Queen's Crown

A continuous vigil of her coffin is kept by the King’s Body Guards at the Palace of Westminster. Each watch lasts for six hours, with individuals within those watches keeping vigil for 20 minutes.

The coffin is draped with the Royal Standard, on which lie the Instruments of State, the Imperial State Crown, the Orb and the Sceptre. These will remain for the duration of the event.

A national moment of reflection takes place the day before the funeral, at 8pm on Sunday, and will be marked by a one-minute silence.

Community events and vigils may be organised to observe this across the UK, but people can also mark the moment privately at home or on doorsteps alongside neighbours. Those who want to pay their respects overseas are also encouraged to observe the one-minute silence at 8pm BST.

The Queen’s lying in state closes at 6.30am on the morning of the funeral. Following this, her coffin will be taken in a grand military procession from the Palace of Westminster to Westminster Abbey, which is closed for preparations until the funeral.

Following the coffin will be the King, members of the Royal Family, and members of the King’s household.

And what happens afterwards?

Prince of Wales leaves after paying his respects to Queen Elizabeth II at Westminster Hall, London, where the coffin will lie in state ahead of her funeral on Monday. Picture date: Wednesday September 14, 2022.

Following the funeral, the Queen’s coffin will travel in procession from Westminster Abbey to Wellington Arch, also known as Constitution Arch, which was built as an original entrance to Buckingham Palace and sits between the corners of Hyde Park and Green Park.

From there, the coffin will travel to Windsor. Here, the hearse will travel in procession to the gothic St George’s Chapel, which sits within the walls of Windsor Castle, via the Long Walk. A committal service will then be held at St George’s.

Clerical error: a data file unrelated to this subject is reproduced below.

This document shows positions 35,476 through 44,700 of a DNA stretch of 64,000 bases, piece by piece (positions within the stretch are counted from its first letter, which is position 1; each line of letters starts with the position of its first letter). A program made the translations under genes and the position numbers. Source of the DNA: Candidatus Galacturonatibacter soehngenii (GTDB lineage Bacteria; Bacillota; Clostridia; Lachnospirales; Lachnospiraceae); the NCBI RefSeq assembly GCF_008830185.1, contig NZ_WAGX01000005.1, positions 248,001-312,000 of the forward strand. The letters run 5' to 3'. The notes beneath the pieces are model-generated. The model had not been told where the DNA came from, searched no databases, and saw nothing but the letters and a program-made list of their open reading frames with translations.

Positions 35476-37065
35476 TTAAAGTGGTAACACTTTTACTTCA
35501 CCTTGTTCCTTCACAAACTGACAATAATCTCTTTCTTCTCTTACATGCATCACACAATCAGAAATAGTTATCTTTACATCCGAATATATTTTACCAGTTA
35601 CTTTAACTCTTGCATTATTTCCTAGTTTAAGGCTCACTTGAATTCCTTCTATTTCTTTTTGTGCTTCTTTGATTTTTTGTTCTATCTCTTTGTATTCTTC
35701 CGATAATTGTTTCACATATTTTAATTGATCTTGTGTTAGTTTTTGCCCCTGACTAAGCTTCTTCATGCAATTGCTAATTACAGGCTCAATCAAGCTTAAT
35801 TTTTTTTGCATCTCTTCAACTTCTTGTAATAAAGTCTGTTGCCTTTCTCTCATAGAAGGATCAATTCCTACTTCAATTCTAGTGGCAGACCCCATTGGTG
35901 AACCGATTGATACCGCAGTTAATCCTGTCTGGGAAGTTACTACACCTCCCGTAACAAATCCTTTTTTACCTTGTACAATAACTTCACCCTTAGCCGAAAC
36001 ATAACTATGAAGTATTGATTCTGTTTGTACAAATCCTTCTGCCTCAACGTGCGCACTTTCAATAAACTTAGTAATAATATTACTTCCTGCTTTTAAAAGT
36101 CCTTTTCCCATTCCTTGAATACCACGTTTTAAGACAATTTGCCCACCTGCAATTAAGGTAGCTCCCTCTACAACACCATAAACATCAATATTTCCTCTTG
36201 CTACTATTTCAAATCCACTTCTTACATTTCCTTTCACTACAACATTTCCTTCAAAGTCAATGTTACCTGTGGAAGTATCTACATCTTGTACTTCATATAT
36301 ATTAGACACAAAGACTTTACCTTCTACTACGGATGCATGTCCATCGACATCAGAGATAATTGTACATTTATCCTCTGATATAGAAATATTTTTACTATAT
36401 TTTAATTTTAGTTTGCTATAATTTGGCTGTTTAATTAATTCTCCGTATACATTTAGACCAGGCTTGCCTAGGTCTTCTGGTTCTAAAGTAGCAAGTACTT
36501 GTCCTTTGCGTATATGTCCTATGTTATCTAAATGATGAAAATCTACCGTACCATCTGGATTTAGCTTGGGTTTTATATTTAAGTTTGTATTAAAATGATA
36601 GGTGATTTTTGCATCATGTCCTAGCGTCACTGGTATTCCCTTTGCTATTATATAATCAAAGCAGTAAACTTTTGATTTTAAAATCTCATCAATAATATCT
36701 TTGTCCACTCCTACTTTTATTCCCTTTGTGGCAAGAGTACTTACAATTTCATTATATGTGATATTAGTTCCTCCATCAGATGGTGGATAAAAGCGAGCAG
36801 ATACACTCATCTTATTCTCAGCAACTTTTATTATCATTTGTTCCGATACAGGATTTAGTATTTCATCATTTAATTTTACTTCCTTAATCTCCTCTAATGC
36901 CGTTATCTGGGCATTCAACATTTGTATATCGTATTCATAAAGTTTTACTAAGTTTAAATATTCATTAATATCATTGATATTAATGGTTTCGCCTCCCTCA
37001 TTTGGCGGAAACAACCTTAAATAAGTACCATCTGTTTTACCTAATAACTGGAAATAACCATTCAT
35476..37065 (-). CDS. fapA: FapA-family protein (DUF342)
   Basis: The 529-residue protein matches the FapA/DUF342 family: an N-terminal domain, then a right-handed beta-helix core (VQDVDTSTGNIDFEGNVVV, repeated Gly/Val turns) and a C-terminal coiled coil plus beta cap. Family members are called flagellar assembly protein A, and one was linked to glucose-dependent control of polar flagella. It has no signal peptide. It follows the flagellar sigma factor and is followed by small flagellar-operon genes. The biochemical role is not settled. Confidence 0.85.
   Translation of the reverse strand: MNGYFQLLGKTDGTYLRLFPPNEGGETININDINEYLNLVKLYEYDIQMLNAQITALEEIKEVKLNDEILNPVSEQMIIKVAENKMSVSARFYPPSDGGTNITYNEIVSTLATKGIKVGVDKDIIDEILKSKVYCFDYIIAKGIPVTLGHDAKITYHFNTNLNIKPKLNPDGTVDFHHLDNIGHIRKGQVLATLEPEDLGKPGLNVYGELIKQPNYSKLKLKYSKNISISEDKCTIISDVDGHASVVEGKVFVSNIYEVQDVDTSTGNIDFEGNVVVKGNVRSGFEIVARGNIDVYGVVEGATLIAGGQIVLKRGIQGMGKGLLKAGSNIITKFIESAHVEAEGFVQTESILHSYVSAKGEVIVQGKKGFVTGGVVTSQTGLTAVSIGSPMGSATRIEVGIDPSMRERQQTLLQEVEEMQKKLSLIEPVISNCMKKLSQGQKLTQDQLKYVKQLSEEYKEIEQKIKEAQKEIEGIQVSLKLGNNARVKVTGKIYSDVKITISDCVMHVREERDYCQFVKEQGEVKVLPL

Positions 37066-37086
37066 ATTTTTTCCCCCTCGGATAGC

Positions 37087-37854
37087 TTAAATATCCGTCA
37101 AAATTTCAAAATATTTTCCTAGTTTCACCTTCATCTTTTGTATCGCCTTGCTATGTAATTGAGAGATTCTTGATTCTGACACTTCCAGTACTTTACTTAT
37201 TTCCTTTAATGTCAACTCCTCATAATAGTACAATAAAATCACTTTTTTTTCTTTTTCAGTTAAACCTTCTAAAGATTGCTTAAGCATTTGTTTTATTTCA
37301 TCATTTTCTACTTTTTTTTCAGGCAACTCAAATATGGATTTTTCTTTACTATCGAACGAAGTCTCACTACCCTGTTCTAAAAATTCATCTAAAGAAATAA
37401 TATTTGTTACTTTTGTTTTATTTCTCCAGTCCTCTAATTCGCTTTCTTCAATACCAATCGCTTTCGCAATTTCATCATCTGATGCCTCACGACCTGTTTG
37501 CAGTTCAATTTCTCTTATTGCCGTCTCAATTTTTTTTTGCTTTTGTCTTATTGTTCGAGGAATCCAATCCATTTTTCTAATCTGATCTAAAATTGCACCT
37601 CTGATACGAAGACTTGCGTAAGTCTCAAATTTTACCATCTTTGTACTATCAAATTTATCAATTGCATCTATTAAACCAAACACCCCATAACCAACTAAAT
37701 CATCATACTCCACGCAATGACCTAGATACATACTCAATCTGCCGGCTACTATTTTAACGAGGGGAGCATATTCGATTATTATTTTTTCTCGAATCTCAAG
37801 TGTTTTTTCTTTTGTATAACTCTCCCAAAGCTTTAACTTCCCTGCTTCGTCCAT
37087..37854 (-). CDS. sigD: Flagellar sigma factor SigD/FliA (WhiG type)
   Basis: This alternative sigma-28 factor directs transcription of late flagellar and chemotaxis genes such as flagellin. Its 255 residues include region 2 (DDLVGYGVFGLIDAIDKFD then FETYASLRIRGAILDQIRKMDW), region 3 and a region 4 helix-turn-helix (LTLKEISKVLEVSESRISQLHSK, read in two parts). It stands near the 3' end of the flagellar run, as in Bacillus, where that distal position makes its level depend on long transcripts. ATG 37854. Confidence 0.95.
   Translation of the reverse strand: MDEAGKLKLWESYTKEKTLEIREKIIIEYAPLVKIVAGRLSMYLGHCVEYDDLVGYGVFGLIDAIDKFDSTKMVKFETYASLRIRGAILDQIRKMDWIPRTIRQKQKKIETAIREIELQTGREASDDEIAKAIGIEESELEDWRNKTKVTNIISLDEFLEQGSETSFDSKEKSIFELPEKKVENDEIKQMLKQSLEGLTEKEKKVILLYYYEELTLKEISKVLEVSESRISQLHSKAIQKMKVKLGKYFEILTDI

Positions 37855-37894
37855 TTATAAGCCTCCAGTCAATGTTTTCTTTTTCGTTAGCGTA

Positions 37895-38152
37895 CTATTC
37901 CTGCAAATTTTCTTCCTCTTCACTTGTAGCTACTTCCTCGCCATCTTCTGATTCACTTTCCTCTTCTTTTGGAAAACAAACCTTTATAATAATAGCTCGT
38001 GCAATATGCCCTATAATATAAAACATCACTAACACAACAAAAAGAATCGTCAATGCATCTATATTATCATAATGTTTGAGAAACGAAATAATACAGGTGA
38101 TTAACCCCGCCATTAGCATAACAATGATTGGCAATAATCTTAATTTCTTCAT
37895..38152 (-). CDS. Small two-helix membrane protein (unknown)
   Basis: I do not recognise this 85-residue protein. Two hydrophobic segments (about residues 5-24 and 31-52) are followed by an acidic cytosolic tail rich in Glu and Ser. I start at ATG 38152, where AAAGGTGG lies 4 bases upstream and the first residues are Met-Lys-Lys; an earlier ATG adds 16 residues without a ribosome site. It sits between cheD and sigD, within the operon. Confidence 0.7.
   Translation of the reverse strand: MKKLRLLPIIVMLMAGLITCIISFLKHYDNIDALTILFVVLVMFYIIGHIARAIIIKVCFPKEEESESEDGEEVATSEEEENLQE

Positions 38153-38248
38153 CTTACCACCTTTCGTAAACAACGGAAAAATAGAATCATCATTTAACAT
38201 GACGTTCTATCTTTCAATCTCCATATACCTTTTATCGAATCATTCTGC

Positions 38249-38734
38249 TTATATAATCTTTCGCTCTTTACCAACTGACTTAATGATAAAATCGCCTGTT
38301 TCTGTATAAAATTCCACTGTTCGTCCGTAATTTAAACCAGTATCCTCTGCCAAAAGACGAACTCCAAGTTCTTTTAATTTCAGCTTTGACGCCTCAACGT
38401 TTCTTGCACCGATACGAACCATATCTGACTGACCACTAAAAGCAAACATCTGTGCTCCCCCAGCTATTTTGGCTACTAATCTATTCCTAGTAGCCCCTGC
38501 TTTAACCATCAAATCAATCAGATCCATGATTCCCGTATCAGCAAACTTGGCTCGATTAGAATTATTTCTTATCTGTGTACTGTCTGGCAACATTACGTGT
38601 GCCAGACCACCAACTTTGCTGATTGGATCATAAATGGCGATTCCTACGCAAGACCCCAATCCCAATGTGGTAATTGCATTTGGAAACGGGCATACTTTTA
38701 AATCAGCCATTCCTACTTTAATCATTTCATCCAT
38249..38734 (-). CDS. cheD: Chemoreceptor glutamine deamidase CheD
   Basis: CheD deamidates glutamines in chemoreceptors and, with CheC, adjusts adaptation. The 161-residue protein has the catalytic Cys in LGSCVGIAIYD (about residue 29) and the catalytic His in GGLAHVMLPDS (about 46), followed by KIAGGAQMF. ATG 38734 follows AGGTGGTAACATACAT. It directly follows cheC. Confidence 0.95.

This is the church regularly chosen by the Royal Family for weddings, christenings and funerals – where Prince Harry and Meghan were married in 2018 and where Prince Philip’s funeral was held just last year.

Later in the evening, there will be a private interment service with senior members of the Royal Family.

Where will the Queen be laid to rest – and will it be with Prince Philip?

The Queen and Prince Philip pose at Broadlands in Hampshire for their diamond wedding anniversary in 2007
St George's Chapel floor plan

The Queen’s final resting place will be the King George VI memorial chapel, a small annex to the main chapel at Windsor – where her mother and father were buried, and where the ashes of her sister, Princess Margaret, are kept.

Reports on why Margaret was cremated differ – some say she opted for this as she felt a burial was “too gloomy”, others say her decision was influenced by the fact there was not much room left for typical burials.

When Prince Philip died, he was temporarily laid to rest in the Royal Vault at St George’s, but will now be moved to the memorial chapel to join the Queen.

The Navy’s important role

An early morning rehearsal for the funeral of Queen Elizabeth II in London, ahead of her funeral on Monday. Picture date: Thursday September 15, 2022.

The procession will involve a total of about 6,000 representatives from all three armed forces, with members of the Navy towing the gun carriage which will carry the Queen’s coffin to Westminster Abbey.